Just using a url found in the QR code (one specific example) may tell Company X that I was in Walmart at a specific U.S. Address. What does Company X do with that information? Location information (even if it is not passed by the scanner from the device’s GPS coords) is still a very hot piece of information for marketers. And location information isn’t everything either. The article here mentions QR codes in bathrooms; well that would generally tell the company the person’s gender as well. QR codes in places such as pharmacies can reveal a whole lot of health information. And on and on.

            The fact that the information presented in any random string is unknown to the user; but known to the company either creating the barcodes or using them. And that information I KNOW darn well is used by the companies; and the data is also generally stored and thus available to government agencies and hackers alike.

            Even worse; many companies outsource this type of thing to marketing firms. And marketing firms are even less trustworthy (because they then aggregate all of their data from many different “clients” that they in turn sell to their “partners” [e.g. whomever they can sell the data to]); making privacy even less.

            So, back to my coupon. A reputable company would just print a coupon that I could use. The same coupon with the same regular barcode on every copy; one that I can read the numbers on; that will be scanned at the checkout line. I can verify that by using the coupon my own privacy is assured [well presuming I don’t leave a paper trail with a cc card or some such]. Such a coupon is used as incentive to try a product hoping to get people to like it enough to keep buying it. And reputable companies know that is the purpose of their coupons (or store coupons may have the purpose to get people in the door).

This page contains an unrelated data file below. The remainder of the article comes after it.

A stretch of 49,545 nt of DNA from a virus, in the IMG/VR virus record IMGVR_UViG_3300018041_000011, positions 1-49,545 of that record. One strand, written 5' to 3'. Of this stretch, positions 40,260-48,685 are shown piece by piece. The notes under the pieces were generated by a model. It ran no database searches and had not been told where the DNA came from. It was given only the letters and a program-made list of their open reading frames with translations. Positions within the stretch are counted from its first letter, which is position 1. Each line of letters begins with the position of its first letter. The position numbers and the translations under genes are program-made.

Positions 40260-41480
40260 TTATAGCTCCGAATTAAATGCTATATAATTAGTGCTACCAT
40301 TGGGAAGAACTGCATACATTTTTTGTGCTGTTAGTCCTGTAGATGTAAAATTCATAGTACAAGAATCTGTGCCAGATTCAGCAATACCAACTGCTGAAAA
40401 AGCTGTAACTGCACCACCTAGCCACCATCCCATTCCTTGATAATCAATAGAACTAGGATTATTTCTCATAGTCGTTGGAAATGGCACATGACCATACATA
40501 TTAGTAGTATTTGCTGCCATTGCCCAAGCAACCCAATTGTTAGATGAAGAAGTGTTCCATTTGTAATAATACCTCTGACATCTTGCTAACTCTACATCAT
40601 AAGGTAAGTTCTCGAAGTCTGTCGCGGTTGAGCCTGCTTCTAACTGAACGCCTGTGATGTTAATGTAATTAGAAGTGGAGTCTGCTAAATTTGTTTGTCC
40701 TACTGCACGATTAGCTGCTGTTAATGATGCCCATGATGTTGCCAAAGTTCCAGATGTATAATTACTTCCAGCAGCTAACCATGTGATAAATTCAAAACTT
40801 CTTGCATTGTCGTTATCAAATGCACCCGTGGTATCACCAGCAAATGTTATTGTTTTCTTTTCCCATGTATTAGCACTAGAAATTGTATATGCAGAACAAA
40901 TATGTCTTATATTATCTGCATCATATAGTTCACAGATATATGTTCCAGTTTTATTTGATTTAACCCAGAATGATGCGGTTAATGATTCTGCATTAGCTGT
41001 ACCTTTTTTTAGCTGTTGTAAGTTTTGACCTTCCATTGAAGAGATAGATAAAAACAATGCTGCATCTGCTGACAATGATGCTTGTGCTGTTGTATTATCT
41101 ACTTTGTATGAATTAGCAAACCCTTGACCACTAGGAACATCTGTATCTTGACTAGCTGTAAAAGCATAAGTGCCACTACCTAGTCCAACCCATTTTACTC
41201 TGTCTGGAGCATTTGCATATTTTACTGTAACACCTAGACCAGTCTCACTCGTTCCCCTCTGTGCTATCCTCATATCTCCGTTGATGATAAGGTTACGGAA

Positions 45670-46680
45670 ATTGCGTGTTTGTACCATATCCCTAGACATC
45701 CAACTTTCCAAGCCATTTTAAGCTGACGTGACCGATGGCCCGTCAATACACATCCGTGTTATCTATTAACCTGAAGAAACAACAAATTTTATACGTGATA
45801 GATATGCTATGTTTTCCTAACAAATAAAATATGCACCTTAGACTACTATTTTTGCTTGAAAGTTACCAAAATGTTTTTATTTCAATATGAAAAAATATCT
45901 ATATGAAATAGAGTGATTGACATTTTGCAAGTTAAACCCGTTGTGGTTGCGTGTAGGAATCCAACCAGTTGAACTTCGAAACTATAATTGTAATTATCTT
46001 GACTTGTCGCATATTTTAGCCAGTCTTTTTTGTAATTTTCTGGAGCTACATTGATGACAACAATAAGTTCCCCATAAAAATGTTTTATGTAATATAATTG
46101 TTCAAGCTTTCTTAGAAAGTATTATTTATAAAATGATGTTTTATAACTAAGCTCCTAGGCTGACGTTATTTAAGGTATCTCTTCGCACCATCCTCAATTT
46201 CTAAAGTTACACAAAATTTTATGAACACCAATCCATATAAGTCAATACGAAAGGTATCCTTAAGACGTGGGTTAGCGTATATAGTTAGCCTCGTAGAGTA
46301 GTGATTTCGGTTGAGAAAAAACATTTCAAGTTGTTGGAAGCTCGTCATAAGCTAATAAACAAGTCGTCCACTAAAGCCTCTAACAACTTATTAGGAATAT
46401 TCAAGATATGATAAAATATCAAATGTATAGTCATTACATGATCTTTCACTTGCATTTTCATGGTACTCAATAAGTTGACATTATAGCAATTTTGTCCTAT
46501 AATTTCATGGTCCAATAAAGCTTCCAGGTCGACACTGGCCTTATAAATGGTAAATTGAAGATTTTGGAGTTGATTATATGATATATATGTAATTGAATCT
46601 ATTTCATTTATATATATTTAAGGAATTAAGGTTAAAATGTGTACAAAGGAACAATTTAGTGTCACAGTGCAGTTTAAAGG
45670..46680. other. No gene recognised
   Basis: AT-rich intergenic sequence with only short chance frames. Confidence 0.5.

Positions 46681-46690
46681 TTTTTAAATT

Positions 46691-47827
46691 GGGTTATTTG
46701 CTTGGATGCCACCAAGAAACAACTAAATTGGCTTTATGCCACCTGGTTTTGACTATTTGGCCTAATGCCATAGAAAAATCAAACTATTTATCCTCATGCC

A non-reputable company will create QR codes that have hidden information; information unknown to the user, but known to the company; information that will identify the consumer and the consumer’s habits to be tracked and sold and used. The QR codes may actually go to the same coupon; but individualized URL’s will present all sorts of other information to the company. The main purpose then for printing a QR code and having consumers scan it [rather than just printing a coupon] isn’t for the consumer’s benefit but for the company’s benefit.

            I am NOT wrong on this point, just as I was NOT wrong on what the government was doing with phones and Internet traffic. Marketing firms have shown me what they do (now that in the course of my work I have had to deal with marketing firms) and so even while I suspected this type of thing in the past, now I have PROOF that this type of thing goes on in the Internet realm. And thus it leaves me with no trust in the QR codes at all. Hence, privacy of the scanner itself is only ONE reason not to use them. There are lots of other reasons not to use QR codes.